Ending Violence Against Women & Girls

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Ending Violence Against Women & Girls

Prevention is the 2015 theme of the International Day for the Elimination of Violence against Women on 25 November

For many years, domestic violence was regarded as a private matter between a man and a woman. Women were usually blamed for driving their husbands to violence, and women who were victims of rape or sexual assault were blamed for dressing inappropriately, being in the wrong place or in other ways inciting a man to lust through their behavior.

Most fortunately, times and mindsets have changed with decades of work having led to significant advances in awareness, laws and policies in most countries. Still, women and girls across the world continue to suffer from physical, sexual and psychological abuse, in addition to gang rape, abduction, forced child marriage, dowry-related crimes, and infanticide among others.

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Consequences and costs

Violence against women and girls still has devastating and dehumanizing consequences for millions of women across the world. Beyond the suffering and impacts on quality of life and well-being, costs due to violence against women include consequences to survivors and their families in terms of physical and mental health, and employment and finances. Moreover, children witnessing violence are more likely to have behavioral problems, perform poorly in school and be at risk of perpetrating or experiencing violence in the future.

Lastly, violence not only damages girls’ and women’s lives, but adversely affects a country’s human, social and economic development: not only violence against women reduces productivity and drains public budgets, but it also limits the educational opportunities and achievements of girls.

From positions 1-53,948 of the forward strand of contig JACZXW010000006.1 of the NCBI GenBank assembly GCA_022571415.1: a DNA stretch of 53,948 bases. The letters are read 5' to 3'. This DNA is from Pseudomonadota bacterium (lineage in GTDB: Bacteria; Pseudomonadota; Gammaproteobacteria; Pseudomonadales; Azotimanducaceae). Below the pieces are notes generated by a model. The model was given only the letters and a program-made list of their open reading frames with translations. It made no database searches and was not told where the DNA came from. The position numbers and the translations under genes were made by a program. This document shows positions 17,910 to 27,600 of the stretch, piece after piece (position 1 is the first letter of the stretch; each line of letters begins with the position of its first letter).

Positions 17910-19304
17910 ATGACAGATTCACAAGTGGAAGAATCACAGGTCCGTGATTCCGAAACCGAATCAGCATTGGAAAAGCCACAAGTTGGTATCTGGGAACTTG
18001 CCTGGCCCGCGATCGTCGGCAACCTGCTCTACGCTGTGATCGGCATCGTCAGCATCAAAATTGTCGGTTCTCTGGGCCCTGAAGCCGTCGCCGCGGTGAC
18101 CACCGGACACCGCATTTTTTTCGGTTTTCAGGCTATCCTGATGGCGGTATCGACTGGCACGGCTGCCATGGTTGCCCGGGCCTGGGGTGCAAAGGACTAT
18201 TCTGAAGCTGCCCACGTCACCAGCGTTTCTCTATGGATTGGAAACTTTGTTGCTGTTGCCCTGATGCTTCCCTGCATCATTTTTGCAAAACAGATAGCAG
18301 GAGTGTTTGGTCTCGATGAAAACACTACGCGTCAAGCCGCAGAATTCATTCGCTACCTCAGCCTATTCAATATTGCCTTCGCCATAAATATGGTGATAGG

Many people assume that violence against women and girls is inevitable. This seeming acceptance of the status quo not only damages women’s and girls’ lives, but hampers the work developed by practitioners and policy makers who seek to make a difference in this area.

Violence against women 

Preventing violence against women

The Dianova network’s member organizations are united in believing that violence against women and girls is neither acceptable nor inevitable. We believe that achieving a safe and equal world for all means bringing violence against women and girls to an end. 

However, implementing efficient prevention strategies implies that one must identify and address the underlying causes of violence.  No single cause can adequately accounts for violence against women; it cannot be attributed solely to socioeconomic conditions, psychological factors or personal histories such as alcohol abuse. We must consider the impact of systemic gender inequality and gender subordination in order to address the problem efficiently.

Some ways to tackle violence against women and girls :

  •   Teach your children about fair and respectful treatment of girls and women. It is essential to adopt inclusive and nonsexist teaching methods (at school and at home), focusing on the rights and empowerment of all human beings and grounded on positive and participatory methods capable of limiting the influence of gender stereotypes – promote a non-sexist language. 
  •   Promote gender equality in schools,  widen access to education for girls and tackle the sexualization of women and girls and stereotypes conveyed by  the media and popular culture (advertising)
  •   Provide women with access to legal representation and opportunities to pursue justice against perpetrators of violence through the legal system.
  •   Bring forced early marriage and premature pregnancy to an end. Pregnancy is the leading cause of death or girls  between 15 to 19 years of age. Child marriage is a reality faced by 15 million girls each year. It is a violation of human rights which destroys girl’s childhoods and women’s lives, shattering their chance of completing an education and putting them at greater risk of violence and isolation.
  •   Revise marriage laws biased against women. In some countries laws deny women custody over their children, inheritance and rights in cases of death or divorce.
  •   Tackle all forms of human trafficking and the exploitation of women and girls in prostitution and pornography.
  •   Combat the forms of exploitation and violence against women and girls that have emerged as a result of the development of new technologies, in particular those involving the Internet and social networks, such as  cyber bullying.